MA: So I lived in Japan for four years at the end of what was known as the Bubble Period. Nobody really knew things would get as bad as they did. People thought Japan would just bounce back. Then I lived in Japan during the depths of the bubble, and everyone was full with despair, feeling things would never get better. Now, you see a country that is still in the midst of twenty years of relative economic stagnation, relative to what it was growing at before, and a long period of political paralysis that seems to have ended. On the one hand, it is a country that has weathered these storms and has come through them. In a sense, it recognizes its strengths even though it hasn’t necessarily fixed its problems. It knows it’s not the end of the world—it’s not going to collapse. On the other hand, you have this very energetic leader. It’s his second time being Prime Minister. His first time was a disaster, but his second time is actually going quite well. He has made a lot of enemies and garnered a create degree of criticism. But he’s the only Japanese politician in decades, to be honest, who has articulated a coherent plan for where he wants Japan to go: where he wants to go economically, his plan called Abenomics, and where he wants it to go politically, and the role he wants it to play in the world. He’s moving it in those directions. He is trying to revitalize the economy, which is a big challenge. He is also creating new partnerships and giving Japan a new role in Asia. I think that’s all to the good. Japan is a democracy, a liberal state, an ally of the United States, and it should be the country that really plays the leadership role in Asia because it represents the future. China represents an autocratic past that a lot of Asia has tried to get beyond. China doesn’t represent the future, China represents a technocratic and decreasing efficiency that has made extraordinary gains but has not developed. Japan represents that eternal struggle to embrace liberalism, to embrace democracy, to create a vibrant civil society, and to do so in balancing the different competing demands of elements of society. It has ensured through an open and democratic process that the country picks the best policies. That’s very hard. Because of that, that’s the exemplar we should be looking at. I think other countries in the region still look at it. It is not a time to take our eyes off Japan. It’s a time to look even more closely at Japan because it’s going to help determine in the long run the degree to which democracy actually is suitable in an Asian context. I think it is, but China argues that it’s not, and other countries argue that it is not. So will Japan win out, or will China win out? That is actually the long-run competition in Asia—not between China and the US but between China and Japan.
ZY: So on the topic of China—China recently announced the Asian Infrastructure Investment Bank, a multilateral development-finance institution. What does this move represent? How should the U.S. be reacting to it?
MA: We have reacted very poorly. What it represents is China’s attempt to create its own and dominate its own mechanisms for structuring Asian financial architecture, and to some degree, political architecture because of the importance of the development bank in political issues that different countries face. It is in part because the United States was not sophisticated enough to find a way to give China more of a role in either the International Monetary Fund or the World Bank that it wanted without giving it everything that it wanted. The Chinese decided to go their own way, and the response of the Obama administration was an undignified and rather immature attempt to simply pressure if not bully other nations including our allies into not participating. That failed spectacularly because 46 nations have signed on. China is giving 50 billion dollars to the bank, and is trying to raise another 50 billion dollars. Every single nation in Asia except Japan has joined, and most of America’s allies in Europe have joined. The U.S. finds itself utterly isolated. Democratic former leaders such as Madeline Albright have criticized the Obama administration’s inability to prevent the bank from being formed and then to stop others from joining. It’s a diplomatic debacle. We’ll see how much it reshapes Asia’s financial architecture. It is a clear sign from China that it is going to do what it can to change the pattern of relations through all of Asia. If this is the best response the U.S. can come up with, then we better resign ourselves to increasingly losing our influence in the region. That is exactly what has happened.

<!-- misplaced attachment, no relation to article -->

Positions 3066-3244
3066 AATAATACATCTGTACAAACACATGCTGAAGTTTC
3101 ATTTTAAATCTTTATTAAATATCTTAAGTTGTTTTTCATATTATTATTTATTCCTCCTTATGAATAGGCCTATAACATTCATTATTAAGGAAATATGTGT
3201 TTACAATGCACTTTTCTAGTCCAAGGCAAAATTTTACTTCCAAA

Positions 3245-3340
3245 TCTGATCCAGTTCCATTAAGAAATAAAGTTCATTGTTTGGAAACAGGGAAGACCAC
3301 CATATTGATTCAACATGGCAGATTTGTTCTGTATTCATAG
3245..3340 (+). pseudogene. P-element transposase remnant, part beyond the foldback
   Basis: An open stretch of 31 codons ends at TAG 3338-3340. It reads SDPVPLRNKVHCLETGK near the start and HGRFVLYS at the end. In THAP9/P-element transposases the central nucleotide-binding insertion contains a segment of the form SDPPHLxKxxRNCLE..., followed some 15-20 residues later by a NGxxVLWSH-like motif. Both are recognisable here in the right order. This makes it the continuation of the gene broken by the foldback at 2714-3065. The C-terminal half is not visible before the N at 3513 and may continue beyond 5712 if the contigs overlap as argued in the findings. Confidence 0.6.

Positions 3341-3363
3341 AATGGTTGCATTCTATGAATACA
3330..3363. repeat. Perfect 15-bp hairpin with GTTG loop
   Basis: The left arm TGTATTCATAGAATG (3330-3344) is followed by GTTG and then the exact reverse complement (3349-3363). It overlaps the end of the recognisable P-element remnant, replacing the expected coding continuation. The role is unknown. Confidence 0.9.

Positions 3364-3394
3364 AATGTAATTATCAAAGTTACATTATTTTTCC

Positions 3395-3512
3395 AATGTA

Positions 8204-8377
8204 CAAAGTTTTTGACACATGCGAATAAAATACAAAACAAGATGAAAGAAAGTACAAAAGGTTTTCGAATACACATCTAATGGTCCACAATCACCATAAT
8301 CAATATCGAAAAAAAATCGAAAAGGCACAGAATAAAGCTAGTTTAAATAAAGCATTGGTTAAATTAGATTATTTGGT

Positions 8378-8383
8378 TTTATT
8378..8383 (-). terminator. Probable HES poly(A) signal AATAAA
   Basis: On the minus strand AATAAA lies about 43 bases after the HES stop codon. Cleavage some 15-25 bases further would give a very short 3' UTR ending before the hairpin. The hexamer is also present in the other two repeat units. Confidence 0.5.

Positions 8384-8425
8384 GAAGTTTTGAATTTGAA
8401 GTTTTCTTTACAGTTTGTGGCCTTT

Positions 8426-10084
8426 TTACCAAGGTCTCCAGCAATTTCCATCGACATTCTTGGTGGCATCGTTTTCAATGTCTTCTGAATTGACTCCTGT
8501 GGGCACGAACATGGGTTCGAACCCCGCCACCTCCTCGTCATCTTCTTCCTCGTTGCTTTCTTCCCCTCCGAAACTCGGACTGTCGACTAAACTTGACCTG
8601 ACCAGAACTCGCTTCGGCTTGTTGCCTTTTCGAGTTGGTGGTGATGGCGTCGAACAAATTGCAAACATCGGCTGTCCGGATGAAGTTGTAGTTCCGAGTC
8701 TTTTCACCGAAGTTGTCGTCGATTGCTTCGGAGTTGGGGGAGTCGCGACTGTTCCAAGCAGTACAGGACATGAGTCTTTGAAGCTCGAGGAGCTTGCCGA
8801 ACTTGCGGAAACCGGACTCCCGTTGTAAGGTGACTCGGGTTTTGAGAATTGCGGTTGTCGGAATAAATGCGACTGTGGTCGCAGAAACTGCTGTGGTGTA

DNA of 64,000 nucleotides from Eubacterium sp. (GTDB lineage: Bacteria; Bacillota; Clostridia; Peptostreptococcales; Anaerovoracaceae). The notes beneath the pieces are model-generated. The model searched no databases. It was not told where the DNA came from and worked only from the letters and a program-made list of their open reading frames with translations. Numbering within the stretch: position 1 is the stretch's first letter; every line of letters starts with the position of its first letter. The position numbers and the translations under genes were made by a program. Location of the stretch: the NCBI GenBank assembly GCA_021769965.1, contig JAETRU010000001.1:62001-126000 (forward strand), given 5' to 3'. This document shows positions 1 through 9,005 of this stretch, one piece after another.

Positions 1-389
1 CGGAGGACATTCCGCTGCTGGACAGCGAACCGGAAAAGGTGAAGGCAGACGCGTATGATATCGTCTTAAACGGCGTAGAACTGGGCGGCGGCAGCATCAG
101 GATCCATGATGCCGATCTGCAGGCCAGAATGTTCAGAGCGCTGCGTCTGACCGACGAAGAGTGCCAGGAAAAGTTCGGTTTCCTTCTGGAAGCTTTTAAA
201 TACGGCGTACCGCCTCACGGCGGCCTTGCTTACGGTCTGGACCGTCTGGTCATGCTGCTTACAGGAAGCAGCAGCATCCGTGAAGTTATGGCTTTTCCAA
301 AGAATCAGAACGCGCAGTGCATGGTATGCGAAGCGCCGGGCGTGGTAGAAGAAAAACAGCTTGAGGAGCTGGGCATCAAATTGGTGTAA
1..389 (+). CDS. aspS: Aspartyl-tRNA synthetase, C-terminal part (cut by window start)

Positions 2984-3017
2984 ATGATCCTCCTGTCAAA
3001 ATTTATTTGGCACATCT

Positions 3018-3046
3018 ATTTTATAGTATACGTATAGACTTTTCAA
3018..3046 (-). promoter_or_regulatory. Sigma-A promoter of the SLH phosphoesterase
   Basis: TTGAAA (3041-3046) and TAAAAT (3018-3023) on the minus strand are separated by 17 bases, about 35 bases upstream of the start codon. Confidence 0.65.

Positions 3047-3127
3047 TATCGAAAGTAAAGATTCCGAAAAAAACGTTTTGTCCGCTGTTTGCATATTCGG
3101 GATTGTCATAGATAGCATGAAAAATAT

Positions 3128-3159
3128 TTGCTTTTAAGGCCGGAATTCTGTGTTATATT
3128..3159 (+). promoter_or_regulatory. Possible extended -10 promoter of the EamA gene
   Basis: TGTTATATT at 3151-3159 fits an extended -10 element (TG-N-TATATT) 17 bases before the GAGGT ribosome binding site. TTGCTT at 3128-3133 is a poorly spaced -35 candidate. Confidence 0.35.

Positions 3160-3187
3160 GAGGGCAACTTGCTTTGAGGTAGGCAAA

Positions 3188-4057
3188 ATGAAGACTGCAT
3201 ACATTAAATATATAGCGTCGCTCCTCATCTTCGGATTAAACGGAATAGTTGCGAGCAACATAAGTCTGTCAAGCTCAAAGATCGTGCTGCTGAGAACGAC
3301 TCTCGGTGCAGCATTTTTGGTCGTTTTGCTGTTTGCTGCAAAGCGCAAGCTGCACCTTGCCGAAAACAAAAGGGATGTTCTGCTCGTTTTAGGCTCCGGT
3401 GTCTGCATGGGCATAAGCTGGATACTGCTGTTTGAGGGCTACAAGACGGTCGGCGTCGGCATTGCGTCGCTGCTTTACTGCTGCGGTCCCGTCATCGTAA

ZY: I thought I would end with a big, overarching question about your work. What do you think is the greatest threat to East Asian security? How should the U.S. seek to manage it?
- The greatest threat to East Asian security today is probably the legitimization of the idea that liberalism and democracy are not necessarily the future of Asia. This means states that are illiberal, that act oppressively at home, and quite often act assertively abroad, are likely to determine the contours of Asia in the future. That means primarily China, but it also means North Korea. It means sometimes an alliance of nations that wish to move away from liberal precepts. It is not of course that North Korea is going to become the leading nation of Asia, but that it will increasingly become a disruptive actor in the region. This is because liberal nations are not willing to uphold the post-World War II system that benefited them and the region so much—the idea of an open architecture of an increased political liberalization, a move towards free markets and open trade, is something that people are willing to sacrifice for more immediate gains. They are not willing to think about building the kind of stable, liberal, civil society, rule-of-law Asian architecture that would carry the region into the future. Instead, they wish to become very zero-sum, very presentist in their attempt to garner market share for example, build up their militaries, not come together to solve problems, but instead to intentionally create cross-cutting alliance systems. It is a little bit like what we have seen at Europe at times in the past. It is worrisome. We have a rising power that clearly wants to become the dominant power and shape these relations. You have a lot of countries that are sitting on the fence, and you have liberal countries that aren’t quite sure if they can carry the baton. All of that wrapped together is the biggest challenge to Asian security and stability in the future. What the US should be doing is very forthrightly working with its liberal allies in Asia to create a community of interests based on liberal principles to uphold those standards. We have to deal with China, but we shouldn’t confuse ourselves into thinking that China is a partner because it’s not. We shouldn’t be willing to overlook what it does, or what other countries that are illiberal do, in the hopes that that will just keep things calm because that will inevitably lead to a more unstable Asia. We have to be standard bearers, and we have to be a nation that’s willing to take risks explicitly to support liberalism—not simply to be there to keep the peace. This is because keeping the peace can be keeping the peace for reasons that will not add to long-term stability. Let’s uphold liberalism. Let’s uphold the values that we know are best for all people. Let’s support those that are struggling for it and fighting for it. Let’s do our best not to confuse ourselves that accommodation with illiberal regimes is the best way to keep peace because I don’t think it is.
ZY: Thank you, Dr. Auslin. We really appreciated getting the chance to hear your thoughts. To any listeners out there on the Internet, we hope you enjoyed.
MA: Thank you very much.